Syndromes and a Century

Syndromes and a Century ★★★★½

What makes Weerasethakul work for me, I think, is how concerned his films are with being instead of standing for. A lesser filmmaker would approach the dualistic structure as an opportunity to indulge in parallelism for the sake of parallelism, turning the movie into a setup-and-payoff machine instead of allowing it to operate in the moment. It would be hopelessly explicated and hollow in its insistence to satisfy.

Syndromes and a Century, thankfully, rejects this kind of empty formalism. The subdued second half feels less like a mirror image of the warm, nostalgic first one than an elegy for it; traces of its deadpan humor and understated romanticism linger, but witnessing the absence of their full breadth is devastating. While there are a lot of clear thematic touchstones – growing up, reincarnation, the spread of urbanism – I think the whole is comfortable in its multiplicity and better for it, capable of being both endlessly charming and the inexplicably sad.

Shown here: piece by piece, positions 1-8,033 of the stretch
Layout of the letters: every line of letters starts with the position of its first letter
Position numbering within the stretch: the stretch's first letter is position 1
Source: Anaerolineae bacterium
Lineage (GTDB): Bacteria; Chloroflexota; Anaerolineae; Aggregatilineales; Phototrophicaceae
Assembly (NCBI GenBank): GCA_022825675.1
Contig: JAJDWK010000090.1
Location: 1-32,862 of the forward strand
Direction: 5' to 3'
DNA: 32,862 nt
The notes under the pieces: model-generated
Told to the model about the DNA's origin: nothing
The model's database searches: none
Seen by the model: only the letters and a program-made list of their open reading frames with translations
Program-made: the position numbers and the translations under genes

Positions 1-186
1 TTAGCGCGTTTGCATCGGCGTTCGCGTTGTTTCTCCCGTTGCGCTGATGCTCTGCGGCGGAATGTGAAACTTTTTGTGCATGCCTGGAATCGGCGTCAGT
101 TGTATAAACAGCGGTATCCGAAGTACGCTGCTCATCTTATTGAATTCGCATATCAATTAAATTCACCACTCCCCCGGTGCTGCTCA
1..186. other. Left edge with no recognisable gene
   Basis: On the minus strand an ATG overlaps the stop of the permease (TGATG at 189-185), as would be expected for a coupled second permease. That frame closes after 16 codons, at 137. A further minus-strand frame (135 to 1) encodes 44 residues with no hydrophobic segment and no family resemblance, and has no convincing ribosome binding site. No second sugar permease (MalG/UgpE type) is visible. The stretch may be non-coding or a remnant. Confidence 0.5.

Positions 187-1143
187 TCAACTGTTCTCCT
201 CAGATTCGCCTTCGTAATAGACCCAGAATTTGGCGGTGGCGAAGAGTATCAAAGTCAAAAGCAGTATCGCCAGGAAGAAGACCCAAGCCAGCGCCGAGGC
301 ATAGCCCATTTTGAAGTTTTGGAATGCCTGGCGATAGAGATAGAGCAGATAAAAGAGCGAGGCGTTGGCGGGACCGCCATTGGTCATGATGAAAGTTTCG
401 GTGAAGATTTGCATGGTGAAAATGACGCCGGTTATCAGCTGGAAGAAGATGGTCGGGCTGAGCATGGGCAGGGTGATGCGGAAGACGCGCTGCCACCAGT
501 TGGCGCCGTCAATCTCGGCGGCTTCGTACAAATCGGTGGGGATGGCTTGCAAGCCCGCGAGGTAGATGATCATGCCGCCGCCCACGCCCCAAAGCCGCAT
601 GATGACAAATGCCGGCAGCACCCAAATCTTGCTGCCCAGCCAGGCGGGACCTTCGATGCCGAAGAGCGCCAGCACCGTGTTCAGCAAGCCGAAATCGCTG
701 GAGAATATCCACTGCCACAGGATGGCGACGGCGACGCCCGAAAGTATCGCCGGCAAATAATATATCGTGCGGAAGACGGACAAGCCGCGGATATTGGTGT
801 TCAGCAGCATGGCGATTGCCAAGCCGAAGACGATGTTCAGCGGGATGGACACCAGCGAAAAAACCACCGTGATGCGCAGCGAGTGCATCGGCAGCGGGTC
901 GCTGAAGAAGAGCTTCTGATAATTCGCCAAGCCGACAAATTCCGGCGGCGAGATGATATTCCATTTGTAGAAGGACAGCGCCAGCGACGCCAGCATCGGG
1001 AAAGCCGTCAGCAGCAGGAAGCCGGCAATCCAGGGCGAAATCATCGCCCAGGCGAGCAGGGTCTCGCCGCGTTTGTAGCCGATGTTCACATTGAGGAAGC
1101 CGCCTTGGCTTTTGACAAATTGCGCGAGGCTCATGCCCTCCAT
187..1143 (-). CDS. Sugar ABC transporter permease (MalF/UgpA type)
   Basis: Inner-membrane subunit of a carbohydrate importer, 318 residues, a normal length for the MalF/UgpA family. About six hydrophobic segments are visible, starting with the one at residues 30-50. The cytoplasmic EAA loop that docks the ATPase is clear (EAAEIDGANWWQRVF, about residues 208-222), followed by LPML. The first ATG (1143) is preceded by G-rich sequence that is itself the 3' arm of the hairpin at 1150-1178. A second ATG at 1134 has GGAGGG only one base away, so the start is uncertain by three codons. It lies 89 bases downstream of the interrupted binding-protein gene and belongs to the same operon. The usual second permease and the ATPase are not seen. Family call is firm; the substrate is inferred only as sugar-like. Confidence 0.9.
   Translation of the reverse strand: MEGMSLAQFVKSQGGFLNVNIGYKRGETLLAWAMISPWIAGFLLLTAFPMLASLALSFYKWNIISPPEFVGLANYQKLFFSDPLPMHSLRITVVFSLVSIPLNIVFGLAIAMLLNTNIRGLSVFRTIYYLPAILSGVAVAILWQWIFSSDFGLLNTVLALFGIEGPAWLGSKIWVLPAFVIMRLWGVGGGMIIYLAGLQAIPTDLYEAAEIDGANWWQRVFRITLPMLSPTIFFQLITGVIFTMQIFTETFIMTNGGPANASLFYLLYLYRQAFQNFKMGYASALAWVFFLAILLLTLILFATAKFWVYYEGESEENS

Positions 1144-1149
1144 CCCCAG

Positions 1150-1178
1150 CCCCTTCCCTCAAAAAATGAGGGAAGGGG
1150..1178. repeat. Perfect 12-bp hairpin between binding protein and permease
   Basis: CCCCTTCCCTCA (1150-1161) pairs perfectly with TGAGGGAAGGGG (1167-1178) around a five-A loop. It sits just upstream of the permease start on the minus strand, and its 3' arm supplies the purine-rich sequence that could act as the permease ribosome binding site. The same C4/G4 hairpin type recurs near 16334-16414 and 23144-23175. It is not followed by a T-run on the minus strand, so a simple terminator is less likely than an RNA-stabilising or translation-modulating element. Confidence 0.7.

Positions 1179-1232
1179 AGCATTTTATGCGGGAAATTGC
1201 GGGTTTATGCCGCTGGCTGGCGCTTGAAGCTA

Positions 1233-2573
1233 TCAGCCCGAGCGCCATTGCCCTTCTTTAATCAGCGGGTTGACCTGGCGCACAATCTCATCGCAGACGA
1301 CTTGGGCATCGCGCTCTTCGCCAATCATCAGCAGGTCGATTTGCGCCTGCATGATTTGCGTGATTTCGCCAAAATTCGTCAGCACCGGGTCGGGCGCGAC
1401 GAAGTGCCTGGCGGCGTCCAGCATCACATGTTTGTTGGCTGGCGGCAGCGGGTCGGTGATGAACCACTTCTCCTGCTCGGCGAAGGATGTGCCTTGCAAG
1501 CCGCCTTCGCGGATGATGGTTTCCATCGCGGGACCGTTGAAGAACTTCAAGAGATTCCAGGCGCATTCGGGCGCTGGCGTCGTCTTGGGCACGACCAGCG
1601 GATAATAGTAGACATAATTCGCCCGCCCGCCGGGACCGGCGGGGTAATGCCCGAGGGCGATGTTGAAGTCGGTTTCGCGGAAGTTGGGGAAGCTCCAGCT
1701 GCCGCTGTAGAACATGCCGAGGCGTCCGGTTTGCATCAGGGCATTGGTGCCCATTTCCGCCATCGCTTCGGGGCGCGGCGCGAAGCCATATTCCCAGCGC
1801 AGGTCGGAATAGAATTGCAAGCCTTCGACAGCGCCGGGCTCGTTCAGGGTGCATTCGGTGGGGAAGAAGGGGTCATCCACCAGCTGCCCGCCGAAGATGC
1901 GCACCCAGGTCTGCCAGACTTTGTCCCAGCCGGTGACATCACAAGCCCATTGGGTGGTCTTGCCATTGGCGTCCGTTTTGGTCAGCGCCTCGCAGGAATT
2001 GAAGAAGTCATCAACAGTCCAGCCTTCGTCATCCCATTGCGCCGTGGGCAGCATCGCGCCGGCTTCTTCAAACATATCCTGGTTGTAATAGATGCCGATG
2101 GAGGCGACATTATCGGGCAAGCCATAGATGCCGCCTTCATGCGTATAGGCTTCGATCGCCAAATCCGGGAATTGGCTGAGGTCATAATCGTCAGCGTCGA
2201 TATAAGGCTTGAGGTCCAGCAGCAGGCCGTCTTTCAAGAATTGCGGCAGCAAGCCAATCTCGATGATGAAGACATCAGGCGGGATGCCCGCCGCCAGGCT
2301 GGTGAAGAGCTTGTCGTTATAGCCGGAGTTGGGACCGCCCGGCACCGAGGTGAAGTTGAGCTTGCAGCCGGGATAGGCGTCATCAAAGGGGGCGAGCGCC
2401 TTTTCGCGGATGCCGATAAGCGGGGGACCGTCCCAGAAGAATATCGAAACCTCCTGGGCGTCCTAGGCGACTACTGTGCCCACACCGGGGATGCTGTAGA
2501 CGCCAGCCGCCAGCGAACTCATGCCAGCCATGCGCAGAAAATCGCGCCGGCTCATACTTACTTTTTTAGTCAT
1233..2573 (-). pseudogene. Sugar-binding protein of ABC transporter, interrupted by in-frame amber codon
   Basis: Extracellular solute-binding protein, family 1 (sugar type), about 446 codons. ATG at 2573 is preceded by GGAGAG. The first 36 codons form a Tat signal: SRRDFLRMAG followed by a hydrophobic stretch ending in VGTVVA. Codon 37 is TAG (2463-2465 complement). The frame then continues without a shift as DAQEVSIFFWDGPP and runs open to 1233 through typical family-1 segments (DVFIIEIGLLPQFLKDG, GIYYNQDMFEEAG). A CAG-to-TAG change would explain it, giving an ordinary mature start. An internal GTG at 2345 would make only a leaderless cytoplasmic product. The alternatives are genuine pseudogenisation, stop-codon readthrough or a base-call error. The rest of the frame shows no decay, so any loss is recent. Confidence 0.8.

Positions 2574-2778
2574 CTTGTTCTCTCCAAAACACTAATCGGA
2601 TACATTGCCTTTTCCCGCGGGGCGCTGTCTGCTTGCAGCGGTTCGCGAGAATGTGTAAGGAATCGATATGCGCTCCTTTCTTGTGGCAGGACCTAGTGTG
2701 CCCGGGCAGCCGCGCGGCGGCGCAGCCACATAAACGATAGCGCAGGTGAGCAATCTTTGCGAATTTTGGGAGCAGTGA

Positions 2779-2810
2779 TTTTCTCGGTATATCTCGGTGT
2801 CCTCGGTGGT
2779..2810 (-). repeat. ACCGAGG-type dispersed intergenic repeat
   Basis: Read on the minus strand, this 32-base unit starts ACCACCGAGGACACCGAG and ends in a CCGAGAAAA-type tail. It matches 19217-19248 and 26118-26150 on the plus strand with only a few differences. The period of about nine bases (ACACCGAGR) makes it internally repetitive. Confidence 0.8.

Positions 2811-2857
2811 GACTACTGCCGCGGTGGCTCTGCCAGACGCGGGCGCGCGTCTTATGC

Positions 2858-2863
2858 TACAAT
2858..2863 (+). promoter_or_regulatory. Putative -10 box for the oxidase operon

It's good. Despite some standout shots and sequences, Syndromes does feel like a "greatest hits" compilation in the context of Weerasethakul's larger body of work, where I think he has poked most of what he addresses here in slightly more compelling ways. Still, a damn good 105 minutes of your life.

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